Press Releases

HISTORIC PRESS RELEASE : Debt 2000 – The Mauritius Mandate [September 1997]

The press release issued by HM Treasury on 16 September 1997.

A five point plan to resolve the debt problems of poor countries and set them on a path to sustainable growth was unveiled by the British Chancellor Gordon Brown in Mauritius today.

Speaking at the Commonwealth Finance Ministers meeting, the Chancellor set out proposals to help reduce the debt burden of the world’s poorest countries.

Speaking at the meeting, the Chancellor said:

“My proposal is that we make a commitment that every eligible poor country    should, at least, have embarked on the process of securing a sustainable exit from their debt
problems by the year 2000.

“But that is not enough. We should also aim by the millennium to have firm  decisions on the amounts and terms of debt relief for at least three quarters of these countries.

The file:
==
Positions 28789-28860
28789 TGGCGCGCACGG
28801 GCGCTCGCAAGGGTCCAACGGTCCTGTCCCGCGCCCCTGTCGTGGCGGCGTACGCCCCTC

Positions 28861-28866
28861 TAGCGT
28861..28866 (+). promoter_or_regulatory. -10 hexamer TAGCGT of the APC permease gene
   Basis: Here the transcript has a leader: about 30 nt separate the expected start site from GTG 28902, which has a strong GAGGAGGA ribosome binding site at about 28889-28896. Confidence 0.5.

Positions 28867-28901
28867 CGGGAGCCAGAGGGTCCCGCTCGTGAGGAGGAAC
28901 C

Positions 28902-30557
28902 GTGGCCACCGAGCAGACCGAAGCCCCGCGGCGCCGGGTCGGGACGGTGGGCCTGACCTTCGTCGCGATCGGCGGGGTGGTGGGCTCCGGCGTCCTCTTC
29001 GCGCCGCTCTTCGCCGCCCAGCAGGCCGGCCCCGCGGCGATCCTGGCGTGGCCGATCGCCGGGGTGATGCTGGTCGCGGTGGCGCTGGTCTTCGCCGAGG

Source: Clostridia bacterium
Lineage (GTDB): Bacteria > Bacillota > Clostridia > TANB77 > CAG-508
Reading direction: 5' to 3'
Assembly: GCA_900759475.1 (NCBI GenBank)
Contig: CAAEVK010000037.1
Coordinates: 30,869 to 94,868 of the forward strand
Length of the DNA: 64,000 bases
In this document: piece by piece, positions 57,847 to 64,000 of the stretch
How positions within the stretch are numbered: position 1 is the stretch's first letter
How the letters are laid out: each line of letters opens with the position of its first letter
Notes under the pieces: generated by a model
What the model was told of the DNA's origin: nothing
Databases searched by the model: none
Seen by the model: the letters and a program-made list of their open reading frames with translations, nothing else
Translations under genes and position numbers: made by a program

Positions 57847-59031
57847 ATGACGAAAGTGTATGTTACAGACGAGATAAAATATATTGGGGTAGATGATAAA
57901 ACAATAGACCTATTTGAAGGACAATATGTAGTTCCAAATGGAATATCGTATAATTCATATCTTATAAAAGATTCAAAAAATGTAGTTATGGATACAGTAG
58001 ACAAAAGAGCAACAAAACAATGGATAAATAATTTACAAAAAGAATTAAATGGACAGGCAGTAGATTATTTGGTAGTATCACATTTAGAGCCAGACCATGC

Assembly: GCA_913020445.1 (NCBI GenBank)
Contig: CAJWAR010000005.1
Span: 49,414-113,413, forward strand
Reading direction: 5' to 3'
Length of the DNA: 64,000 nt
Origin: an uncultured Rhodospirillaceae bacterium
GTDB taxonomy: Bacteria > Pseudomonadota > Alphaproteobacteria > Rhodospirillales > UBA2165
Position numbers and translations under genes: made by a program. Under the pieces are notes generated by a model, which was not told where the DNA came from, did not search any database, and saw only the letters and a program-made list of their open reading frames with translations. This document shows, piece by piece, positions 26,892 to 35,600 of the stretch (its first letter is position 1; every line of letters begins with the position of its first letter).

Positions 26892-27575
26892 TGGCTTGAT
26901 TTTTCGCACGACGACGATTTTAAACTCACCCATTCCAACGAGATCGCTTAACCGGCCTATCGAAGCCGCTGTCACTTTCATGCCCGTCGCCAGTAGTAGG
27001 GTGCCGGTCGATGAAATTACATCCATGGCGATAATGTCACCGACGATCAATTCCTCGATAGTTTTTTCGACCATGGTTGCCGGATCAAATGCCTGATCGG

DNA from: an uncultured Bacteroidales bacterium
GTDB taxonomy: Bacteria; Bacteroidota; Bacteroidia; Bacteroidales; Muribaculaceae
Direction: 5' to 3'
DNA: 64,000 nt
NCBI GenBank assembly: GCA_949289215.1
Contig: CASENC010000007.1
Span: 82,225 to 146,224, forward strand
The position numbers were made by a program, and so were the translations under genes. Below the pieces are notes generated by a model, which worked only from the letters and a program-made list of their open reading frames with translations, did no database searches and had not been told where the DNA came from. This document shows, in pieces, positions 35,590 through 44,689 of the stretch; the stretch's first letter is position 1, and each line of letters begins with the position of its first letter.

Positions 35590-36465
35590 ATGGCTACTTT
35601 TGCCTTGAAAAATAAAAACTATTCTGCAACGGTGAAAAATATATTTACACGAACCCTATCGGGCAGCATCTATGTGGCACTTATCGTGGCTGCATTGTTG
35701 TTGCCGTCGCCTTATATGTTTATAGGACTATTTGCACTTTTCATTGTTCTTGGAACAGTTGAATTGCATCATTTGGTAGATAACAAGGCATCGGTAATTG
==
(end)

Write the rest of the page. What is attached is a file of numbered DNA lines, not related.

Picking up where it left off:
“That should be our Mauritius Mandate. In human terms this means around   300 million people in some of the world’s poorest countries should gain from this initiative.”

The five point plan is:

  • a UK contribution of 10.5 million dollars towards reducing Uganda’s debt to the African Development Bank;
  • the UK to cancel the remaining debt due to the UK from lower income Commonwealth countries;
  • financing, through the UK’s aid programme, of technical assistance to assist in debt management for poor countries, particularly in the Commonwealth;
  • the UK’s pledge to the International Monetary Fund (IMF) will be implemented without condition; and
  • the UK will ensure that export credits for poor, highly-indebted countries will only support productive expenditure. The UK will seek a firm international agreement that all officially supported credits for poor countries are focused in this way.

As well as calling on creditor’s (other Governments and international financial institutions) to follow the UK’s lead, the Chancellor also called for concrete action from debtor countries. He said:

“The Mandate will only work if debt relief by creditors is matched by concrete   action by the debtors. This means that the debtor countries must adopt and stick to the sound
economic policies needed to make sustainable economic  development possible.”